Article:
Hailo, developers of a proprietary chip technology for deep learning on edge devices, is extending its efforts to work with technology and business partners in Japan and South Korea. Hailo’s executives will participate in a delegation of Israeli mobility startups that will be visiting the two East Asian powerhouses at the end of July and into the first week of August. In Japan, Hailo will present its achievements and plans in front of 400 automotive industry executives at an event co-arranged by Azapa Corporation and the Israel-based Innovation Center Drive TLV. Additionally, senior Hailo executives led by the company’s CEO, Orr Danon, will conduct business meetings with Japanese and Korean technology companies.
Hailo’s breakthrough deep learning processor, whose initial samples are expected to enter the market in H1 2019, will be able to run embedded AI applications on edge devices that are installed in autonomous vehicles, drones, and smart home appliances such as personal assistants, smart cameras and smart TVs, alongside IoT, AR and VR platforms, wearables and security products. The Hailo processor radically reduces size, power and cost, making it suitable for local processing of high-resolution sensory data in real time.
The automotive industry, one of Hailo’s key markets, is undergoing a major disruption and is rapidly adopting Deep Learning methods to enable advanced driver assistance systems (ADAS) and autonomous driving applications that require sensing and processing of the environment. According to IC Insights, ICs used in automobiles and other vehicles are expected to generate global sales of $42.9 billion in 2021, compared to $22.9 billion in 2016. Existing general-purpose processor infrastructure cannot run compute-intensive deep learning algorithms necessary for these applications.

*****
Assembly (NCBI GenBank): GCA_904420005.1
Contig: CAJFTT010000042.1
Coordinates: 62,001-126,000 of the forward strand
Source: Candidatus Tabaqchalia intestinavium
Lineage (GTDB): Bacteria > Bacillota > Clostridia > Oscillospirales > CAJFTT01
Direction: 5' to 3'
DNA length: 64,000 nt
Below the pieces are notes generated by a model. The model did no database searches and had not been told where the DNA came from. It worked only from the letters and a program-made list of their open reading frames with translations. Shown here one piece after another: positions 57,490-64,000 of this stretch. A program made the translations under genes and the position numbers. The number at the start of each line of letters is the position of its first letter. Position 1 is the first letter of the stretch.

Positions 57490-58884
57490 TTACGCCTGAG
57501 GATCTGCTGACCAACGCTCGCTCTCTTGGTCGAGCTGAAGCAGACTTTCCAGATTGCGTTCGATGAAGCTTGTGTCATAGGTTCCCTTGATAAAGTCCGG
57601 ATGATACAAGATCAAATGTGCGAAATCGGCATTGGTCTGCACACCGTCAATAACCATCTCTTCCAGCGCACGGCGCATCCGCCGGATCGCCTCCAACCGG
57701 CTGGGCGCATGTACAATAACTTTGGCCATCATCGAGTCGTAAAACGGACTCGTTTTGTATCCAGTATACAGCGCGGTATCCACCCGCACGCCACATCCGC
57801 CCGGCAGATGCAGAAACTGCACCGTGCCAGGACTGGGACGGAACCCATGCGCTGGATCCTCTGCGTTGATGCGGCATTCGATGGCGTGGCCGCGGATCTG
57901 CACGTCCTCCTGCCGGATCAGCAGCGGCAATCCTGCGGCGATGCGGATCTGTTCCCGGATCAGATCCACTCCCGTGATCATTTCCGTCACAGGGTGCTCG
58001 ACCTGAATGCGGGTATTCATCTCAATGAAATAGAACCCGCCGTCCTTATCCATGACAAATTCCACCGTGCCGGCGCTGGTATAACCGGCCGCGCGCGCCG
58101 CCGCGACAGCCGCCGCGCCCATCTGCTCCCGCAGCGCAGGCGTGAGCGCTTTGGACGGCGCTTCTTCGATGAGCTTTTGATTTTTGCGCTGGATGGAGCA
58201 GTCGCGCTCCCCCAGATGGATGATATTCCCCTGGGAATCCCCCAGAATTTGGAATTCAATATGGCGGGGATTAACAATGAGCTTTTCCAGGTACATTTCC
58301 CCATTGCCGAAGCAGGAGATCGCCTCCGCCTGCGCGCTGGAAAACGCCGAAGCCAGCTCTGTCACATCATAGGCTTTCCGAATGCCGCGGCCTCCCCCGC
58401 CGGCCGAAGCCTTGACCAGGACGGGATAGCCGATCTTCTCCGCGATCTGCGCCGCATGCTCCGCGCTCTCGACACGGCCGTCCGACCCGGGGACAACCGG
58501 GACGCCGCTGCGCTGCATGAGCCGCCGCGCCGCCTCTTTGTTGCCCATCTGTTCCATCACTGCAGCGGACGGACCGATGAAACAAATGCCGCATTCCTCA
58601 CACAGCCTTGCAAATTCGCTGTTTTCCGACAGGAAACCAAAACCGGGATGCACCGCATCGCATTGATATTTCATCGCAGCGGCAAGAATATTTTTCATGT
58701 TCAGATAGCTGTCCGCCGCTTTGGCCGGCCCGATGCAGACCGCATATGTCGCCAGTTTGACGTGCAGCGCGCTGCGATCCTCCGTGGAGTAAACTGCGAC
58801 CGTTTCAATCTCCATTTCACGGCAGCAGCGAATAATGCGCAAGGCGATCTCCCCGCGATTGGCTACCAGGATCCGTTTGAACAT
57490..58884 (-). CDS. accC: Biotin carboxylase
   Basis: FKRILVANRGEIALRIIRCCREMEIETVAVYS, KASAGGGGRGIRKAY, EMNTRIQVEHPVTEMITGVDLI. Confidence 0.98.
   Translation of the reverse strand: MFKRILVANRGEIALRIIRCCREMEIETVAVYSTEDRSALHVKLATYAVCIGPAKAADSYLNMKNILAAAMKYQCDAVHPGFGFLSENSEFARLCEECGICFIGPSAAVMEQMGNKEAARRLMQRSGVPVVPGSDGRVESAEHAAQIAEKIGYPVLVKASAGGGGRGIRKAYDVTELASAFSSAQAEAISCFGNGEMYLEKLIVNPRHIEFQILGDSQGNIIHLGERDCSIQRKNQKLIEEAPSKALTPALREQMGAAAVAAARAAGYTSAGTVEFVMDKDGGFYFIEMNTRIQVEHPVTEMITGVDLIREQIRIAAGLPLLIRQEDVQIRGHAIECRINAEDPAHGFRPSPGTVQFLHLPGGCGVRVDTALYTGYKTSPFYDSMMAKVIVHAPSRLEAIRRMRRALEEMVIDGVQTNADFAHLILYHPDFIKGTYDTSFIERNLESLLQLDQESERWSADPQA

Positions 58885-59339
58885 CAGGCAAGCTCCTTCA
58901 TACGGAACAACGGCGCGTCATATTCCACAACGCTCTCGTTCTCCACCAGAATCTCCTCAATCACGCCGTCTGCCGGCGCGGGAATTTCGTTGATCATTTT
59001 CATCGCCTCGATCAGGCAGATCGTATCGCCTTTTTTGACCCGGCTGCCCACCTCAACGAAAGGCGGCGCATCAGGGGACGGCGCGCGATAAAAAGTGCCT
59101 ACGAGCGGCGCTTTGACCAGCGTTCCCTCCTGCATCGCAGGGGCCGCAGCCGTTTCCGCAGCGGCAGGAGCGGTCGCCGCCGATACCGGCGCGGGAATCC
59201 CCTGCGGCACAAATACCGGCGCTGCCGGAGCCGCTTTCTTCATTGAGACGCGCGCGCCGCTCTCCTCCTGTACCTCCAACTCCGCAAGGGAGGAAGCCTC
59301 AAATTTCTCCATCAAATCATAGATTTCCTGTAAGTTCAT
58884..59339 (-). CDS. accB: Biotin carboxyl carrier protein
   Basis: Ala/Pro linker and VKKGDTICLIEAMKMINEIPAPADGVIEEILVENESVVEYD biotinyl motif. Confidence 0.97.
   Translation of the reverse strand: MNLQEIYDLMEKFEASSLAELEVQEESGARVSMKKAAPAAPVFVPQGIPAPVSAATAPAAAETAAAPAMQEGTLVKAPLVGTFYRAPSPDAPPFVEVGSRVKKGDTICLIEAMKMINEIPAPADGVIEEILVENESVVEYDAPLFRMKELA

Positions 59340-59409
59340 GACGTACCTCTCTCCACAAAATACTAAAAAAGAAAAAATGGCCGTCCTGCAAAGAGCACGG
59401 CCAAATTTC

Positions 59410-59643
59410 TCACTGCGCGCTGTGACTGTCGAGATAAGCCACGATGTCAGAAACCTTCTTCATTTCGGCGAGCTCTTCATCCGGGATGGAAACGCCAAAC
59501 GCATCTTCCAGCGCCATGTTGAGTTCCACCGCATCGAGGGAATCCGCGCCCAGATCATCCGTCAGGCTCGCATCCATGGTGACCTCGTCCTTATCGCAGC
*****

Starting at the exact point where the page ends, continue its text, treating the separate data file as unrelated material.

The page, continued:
According to a market research by IDC, total spending on cognitive and AI systems in Asia Pacific (excluding Japan), has totaled $458.0 million in 2017 alone, reflecting an increase of 53.3% over 2016
South Korea ICT Ministry has recently published a national plan that aims to invest around 2.2 trillion won (around $2 billion) by 2022 in order to boost the country’s AI R&D capabilities and transform the country into one of the world’s top four AI powerhouses. As part of the strategy, South Korea is planning to establish six new AI research institutes.
In Japan, the Japanese government published its artificial intelligence technology strategy that details top areas for R&D, focusing on the themes of productivity, medical care and health, and mobility. The strategy also encourages collaboration between industry, government, and academia to advance AI research.
Filed Under: Appliance engineering + home automation, Automotive, M2M (machine to machine)